Article  CAS  Google Scholar 

  • Popović M, Vukmirović S, Stilinović N, Čapo I, Jakovljević V (2010) Anti-oxidative activity of an aqueous suspension of commercial preparation of the mushroom Coprinus comatus. Molecules 15:4564–4571

    Article  Google Scholar 

  • Powell M (2014) Medicinal mushrooms—a clinical quide. Mycology Press, UK

    Google Scholar 

  • Redhead SA, Vilgalys R, Moncalvo JM, Johnson J, Hopple JS Jr. (2001) Coprinus Persoon and the disposition of Coprinus species sensu lato. Taxon 50(1):203–241

    Article  Google Scholar 

  • Singh G, Maurya S, deLampasona MP, Catalan CAN (2007) A comparison of chemical, antioxidant and antimicrobial studies of cinnamon leaf and bark volatile oils, oleoresins and their constituents. Food Chem Toxicol 45:1650–1661

    Article  CAS  Google Scholar 

  • Singleton VL, Orthofer R, Lamuela-Raventos RM (1999) Analysis of total phenols and other oxidation substrates and antioxidants by means of folin-ciocalteu reagent. Methods Enzymol 299:152–178

    Article  CAS  Google Scholar 

  • Stojković D, Reis F, Barros L, Glamočija J, Ćirić A, Griensven L, Soković M, Ferreira I (2013) Nutrients and non-nutrients composition and bioactivity of wild and cultivated Coprinus comatus (O. F. M Müll.) Pers. Food Chem Toxicol 59:289–296

    Article  Google Scholar 

  • Vaz JA, Barros L, Martins A, Santos-Buelga C, Vasconcelos M, Ferreira I (2011) Chemical composition of wild edible mushrooms and antioxidant properties of their water soluble polysaccharidic and ethanolic fractions. Food Chem 126:610–616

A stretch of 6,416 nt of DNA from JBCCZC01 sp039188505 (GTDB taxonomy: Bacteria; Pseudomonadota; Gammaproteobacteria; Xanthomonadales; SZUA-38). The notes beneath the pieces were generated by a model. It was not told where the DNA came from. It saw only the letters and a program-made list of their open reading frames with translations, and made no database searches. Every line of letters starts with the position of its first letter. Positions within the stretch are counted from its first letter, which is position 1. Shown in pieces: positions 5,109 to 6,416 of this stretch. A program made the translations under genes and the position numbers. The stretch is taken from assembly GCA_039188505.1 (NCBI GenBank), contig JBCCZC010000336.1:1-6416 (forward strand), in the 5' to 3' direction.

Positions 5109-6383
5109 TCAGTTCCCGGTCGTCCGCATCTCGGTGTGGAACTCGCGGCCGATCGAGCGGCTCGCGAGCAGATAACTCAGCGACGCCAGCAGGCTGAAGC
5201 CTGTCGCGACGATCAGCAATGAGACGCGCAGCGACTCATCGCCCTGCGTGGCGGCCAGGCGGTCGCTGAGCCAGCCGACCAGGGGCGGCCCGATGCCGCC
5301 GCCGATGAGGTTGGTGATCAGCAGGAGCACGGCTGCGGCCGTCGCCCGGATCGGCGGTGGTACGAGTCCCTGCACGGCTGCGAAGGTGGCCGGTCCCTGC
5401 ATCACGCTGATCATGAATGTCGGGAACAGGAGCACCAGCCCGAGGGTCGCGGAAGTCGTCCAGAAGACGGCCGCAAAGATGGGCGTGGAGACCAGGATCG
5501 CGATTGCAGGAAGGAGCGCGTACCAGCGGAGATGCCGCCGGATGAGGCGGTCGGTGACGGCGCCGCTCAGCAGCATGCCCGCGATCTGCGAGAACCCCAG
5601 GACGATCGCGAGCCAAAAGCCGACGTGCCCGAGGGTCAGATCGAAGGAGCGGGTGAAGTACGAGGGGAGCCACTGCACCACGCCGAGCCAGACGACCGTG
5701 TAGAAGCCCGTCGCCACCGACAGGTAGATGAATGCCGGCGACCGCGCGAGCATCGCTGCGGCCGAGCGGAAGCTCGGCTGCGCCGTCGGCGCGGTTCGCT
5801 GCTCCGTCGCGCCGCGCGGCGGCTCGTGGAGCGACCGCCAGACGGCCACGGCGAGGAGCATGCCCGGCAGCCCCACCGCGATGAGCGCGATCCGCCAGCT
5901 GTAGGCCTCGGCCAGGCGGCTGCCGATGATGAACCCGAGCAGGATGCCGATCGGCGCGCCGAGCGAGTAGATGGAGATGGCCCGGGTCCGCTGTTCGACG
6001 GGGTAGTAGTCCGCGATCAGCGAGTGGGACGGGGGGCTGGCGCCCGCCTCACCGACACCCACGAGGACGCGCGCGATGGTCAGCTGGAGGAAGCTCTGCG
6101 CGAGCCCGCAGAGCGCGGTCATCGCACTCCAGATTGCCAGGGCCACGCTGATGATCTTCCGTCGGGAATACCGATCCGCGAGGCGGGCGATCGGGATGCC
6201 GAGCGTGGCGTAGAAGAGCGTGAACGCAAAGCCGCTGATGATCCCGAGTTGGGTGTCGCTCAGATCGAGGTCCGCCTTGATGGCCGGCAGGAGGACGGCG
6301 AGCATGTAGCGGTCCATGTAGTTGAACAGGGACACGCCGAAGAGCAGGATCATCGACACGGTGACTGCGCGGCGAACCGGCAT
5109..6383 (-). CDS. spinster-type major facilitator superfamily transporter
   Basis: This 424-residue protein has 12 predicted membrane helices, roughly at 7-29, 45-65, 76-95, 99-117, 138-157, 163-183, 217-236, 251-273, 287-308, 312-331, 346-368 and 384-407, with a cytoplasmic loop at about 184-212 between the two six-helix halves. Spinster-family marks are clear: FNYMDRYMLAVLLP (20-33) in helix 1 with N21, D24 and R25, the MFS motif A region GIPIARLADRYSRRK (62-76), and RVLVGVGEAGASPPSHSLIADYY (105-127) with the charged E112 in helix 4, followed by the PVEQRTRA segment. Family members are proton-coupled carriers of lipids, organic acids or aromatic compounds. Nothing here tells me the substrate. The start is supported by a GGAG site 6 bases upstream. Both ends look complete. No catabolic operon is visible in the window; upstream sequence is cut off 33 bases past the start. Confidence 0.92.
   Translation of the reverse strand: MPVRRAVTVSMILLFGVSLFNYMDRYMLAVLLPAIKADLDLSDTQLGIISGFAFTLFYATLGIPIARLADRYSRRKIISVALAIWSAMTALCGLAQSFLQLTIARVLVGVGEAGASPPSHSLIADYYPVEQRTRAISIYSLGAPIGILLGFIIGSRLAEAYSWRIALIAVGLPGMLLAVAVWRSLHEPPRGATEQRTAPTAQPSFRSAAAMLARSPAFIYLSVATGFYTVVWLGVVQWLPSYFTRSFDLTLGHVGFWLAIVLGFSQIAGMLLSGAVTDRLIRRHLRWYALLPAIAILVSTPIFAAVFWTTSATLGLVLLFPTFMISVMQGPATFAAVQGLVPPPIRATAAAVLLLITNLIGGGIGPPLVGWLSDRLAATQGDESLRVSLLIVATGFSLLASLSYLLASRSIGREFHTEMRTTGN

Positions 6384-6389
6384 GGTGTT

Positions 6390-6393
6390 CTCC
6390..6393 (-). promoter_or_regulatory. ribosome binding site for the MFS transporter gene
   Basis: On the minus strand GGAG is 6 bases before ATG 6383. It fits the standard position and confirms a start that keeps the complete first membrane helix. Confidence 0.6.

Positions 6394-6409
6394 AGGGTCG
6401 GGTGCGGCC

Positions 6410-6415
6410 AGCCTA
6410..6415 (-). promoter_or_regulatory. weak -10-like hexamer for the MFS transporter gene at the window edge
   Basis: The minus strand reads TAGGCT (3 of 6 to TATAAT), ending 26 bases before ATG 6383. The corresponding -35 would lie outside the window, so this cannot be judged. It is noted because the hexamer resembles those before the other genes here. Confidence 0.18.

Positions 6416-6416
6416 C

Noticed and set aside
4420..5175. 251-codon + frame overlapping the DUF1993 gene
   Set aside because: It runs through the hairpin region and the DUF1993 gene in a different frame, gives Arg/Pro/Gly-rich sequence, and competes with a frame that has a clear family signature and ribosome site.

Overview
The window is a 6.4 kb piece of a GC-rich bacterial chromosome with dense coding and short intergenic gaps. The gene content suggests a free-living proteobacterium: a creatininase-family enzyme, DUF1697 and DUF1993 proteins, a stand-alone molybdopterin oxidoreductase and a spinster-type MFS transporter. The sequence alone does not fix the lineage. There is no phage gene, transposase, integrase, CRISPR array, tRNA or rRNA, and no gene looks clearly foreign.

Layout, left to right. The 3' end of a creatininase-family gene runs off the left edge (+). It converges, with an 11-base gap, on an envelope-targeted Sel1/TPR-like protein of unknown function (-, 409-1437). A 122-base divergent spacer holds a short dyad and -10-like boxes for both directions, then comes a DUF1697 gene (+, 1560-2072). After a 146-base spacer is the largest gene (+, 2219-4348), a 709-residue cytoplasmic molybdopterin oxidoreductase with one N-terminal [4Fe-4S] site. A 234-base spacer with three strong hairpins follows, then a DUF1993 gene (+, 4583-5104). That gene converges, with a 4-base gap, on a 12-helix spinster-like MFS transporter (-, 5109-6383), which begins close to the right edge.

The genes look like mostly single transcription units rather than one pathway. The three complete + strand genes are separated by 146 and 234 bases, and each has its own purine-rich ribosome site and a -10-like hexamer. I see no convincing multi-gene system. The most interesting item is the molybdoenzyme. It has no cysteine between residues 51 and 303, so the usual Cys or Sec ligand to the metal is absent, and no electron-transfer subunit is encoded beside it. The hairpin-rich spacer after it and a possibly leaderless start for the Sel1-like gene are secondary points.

Article  CAS  Google Scholar 

  • Wasser SP (2011) Current findings, future trends, and unsolved problems in studies of medicinal mushrooms. Appl Microbiol Biotechnol 89:1323–1332

    Article  CAS  Google Scholar 

  • Zahid S, Udenigwe CC, Ata A, Eze MO, Segstro EP, Holloway P (2006) New bioactive natural products from Coprinus micaceus. Nat Prod Res 20:1283–1289

    Article  CAS  Google Scholar 

  • Zenkova VA, Efremenkova OV, Ershova EY, Tolstych IV, Dudnik YV (2003) Antimicrobial activity of medicinal mushrooms from the genus Coprinus (Fr.) S. F. Gray (Agaricomycetideae). Int J Med Mushrooms 5:1–6

    Article  Google Scholar 

  • Zhang M, Zhu L, Cui SW, Wang Q, Zhou T, Shen H (2011) Fractionation, partial characterization and bioactivity of water-soluble polysaccharides and polysaccharide–protein complexes from Pleurotus geesteranus. Int J Biol Macromol 48:5–12

    Article  CAS  Google Scholar 

  • Zhao S, Rong CB, Kong C, Liu Y, Xu F, Miao QJ, Wang SX, Wang HX, Zhang GQ (2014) A novel laccase with potent antiproliferative and HIV-1 reverse transcriptase inhibitory activities from mycelia of mushroom Coprinus comatus. BioMed Res Int 2014:1–8

    Google Scholar 

  • Zhong JJ, Tang YJ (2004) Submerged cultivation of medicinal mushrooms for production of valuable bioactive metabolites. Adv Biochem Eng Biotechnol 87:25–59

    CAS  Google Scholar 

Download references


This study was carried out within the Project supported by the Ministry of Education, Science and Technological Development of the Republic of Serbia Nos. 172058 and 172053 and is a partial fulfilment of Ph. D. thesis of M.Sc Kristina Tešanović.

Author information

Authors and Affiliations


Corresponding authors

Correspondence to Boris Pejin or Maja Karaman.

Rights and permissions

Reprints and permissions

About this article

Check for updates. Verify currency and authenticity via CrossMark

Cite this article

Tešanović, K., Pejin, B., Šibul, F. et al. A comparative overview of antioxidative properties and phenolic profiles of different fungal origins: fruiting bodies and submerged cultures of Coprinus comatus and Coprinellus truncorum . J Food Sci Technol 54, 430–438 (2017).

Download citation

  • Revised:

  • Accepted:

  • Published:

  • Issue Date:

  • DOI: